The airport, then known as Rhein-Main Airport and Airship Station, handled 71,000 passengers in its first year of operations and was instantly a hit with locals, although it was still very basic in terms of facilities.
“The airport still looked very much like a farm,” notes Markus Grossbach, head of the Fraport central archive.
“Sheep grazed on the airfield and the green areas were kept free of woodland growth by farming potatoes.”
The outbreak of WW2 unfortunately put an end to things for a while and indeed around 2,000 bombs fell on Frankfurt Airport during the war, almost completely destroying what infrastructure it had.
However, when after the end of the war, air traffic in Frankfurt increased very rapidly again thanks to the reconstruction of the airport with the help of the US military.
“Even before normal political life had developed, former employees of the airport were working with pickaxes and shovels to save existing material from the ruins,” says Grossbach.
“It was very important to the population and airport employees to rebuild their gateway to the world.”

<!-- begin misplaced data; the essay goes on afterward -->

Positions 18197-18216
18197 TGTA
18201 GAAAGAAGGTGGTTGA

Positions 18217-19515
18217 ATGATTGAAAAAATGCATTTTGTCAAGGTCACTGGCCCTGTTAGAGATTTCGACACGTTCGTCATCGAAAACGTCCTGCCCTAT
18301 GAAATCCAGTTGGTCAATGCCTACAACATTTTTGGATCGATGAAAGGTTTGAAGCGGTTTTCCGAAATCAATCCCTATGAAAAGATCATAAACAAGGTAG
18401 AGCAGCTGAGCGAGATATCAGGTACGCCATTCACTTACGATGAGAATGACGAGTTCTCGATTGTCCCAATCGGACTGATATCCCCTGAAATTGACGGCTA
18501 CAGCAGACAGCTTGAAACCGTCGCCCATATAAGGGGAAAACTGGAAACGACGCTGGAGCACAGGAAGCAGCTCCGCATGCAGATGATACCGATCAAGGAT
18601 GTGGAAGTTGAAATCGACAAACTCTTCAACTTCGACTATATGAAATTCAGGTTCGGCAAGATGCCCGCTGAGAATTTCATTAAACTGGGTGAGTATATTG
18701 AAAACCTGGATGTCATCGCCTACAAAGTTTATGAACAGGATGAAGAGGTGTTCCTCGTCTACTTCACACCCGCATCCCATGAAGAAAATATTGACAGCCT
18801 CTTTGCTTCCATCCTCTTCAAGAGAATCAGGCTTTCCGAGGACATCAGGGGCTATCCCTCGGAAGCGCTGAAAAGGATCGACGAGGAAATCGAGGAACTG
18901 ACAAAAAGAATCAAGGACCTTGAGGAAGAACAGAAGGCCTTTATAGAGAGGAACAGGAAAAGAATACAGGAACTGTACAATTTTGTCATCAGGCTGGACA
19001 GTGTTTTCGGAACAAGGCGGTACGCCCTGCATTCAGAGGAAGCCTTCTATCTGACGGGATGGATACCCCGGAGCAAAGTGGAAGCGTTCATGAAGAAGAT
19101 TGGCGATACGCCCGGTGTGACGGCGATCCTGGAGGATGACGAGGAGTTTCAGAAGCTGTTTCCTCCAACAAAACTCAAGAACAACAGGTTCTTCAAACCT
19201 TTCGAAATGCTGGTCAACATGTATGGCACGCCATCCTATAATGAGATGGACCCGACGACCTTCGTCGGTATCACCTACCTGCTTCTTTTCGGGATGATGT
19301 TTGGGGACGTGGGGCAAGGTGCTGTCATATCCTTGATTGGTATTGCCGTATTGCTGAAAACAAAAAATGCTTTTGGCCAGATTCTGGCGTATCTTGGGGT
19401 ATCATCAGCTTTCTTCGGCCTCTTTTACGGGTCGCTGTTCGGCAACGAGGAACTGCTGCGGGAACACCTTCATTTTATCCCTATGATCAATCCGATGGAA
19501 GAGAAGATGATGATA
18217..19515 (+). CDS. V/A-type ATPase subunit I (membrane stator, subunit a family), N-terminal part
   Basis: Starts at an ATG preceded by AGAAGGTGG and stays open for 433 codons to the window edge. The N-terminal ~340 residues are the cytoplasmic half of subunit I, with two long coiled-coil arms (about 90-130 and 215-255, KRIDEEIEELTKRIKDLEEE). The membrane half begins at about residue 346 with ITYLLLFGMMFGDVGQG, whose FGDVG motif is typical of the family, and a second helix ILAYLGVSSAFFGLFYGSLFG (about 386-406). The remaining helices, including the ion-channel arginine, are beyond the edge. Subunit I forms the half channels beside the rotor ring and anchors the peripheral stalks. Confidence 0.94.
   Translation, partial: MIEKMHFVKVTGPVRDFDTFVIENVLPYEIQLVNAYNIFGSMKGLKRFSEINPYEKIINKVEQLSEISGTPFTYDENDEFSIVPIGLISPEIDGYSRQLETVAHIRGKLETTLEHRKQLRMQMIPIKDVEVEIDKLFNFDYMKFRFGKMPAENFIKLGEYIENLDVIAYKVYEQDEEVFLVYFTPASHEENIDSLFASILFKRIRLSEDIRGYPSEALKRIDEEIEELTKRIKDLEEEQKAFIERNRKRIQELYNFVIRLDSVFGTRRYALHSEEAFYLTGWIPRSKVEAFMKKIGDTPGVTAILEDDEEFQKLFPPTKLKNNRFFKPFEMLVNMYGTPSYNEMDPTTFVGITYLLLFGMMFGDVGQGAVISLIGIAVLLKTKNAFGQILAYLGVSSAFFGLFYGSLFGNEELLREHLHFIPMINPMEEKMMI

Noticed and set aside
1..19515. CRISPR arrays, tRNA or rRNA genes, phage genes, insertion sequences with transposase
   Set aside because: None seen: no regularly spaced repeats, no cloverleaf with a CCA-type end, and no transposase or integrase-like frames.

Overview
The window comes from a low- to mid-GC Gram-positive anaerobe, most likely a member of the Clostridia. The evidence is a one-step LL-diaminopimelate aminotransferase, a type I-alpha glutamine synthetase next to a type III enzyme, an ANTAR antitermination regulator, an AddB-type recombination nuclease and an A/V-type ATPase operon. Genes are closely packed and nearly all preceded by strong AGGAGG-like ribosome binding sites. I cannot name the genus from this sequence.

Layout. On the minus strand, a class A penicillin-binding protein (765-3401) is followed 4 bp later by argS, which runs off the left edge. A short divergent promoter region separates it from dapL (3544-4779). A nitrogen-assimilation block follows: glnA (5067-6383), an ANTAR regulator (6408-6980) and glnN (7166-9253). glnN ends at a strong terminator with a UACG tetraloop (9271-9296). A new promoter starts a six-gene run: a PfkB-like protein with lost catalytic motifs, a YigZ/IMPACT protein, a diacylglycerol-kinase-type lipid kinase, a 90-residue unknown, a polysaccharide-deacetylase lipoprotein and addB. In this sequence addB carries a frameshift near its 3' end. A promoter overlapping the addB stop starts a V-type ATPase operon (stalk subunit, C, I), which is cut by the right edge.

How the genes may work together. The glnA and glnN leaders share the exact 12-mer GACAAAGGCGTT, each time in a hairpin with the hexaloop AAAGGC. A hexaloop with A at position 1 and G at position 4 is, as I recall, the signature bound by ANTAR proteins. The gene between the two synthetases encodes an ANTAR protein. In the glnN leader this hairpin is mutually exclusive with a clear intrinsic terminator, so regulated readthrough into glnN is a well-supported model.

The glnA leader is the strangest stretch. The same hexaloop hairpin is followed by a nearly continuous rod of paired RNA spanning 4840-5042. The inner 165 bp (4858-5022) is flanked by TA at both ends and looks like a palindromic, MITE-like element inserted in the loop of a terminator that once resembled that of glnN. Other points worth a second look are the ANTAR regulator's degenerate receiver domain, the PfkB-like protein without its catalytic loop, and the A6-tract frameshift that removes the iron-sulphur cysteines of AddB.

The first civilian aircraft landed as early as May 1946. Following the Berlin Blockade, the airport was part of a large-scale humanitarian mission, when dozens of American ‘raisin bombers’ carried food and coal from Frankfurt and other airports to West Berlin during the Berlin Airlift.
That way, supplies were provided to the city’s population, which was cut off from all possible supply routes by land.
The number of passengers has grown continuously since regular passenger traffic resumed in 1950. Ten years later, in 1960, the airport served 2.2 million passengers and by 1980 the annual total had reached the 17.7mppa.
Over the next ten years, this figure doubled again to almost 30 million passengers and in 2015 it hit an all-time high of 61 million.
Today, Frankfurt Airport today provides some 80,000 jobs and is arguably the key component of Germany’s largest economic cluster.
New infrastructure over the past few decades has included the opening of Terminal 2 and the Sky Line people mover connecting the airport’s two terminals, and last October it held the ground-breaking ceremony for its future Terminal 3.
“In contrast to the situation in countries such as Britain or France, Frankfurt Airport’s leading national position was not predestined from the start and certainly could not be taken for granted,” comments Grossbach.
“The rise of Frankfurt Airport after 1945 was aided largely by the Western Allies and specifically the Americans, who turned their ‘gateway to Europe’ into Germany’s 'gateway to the world'.”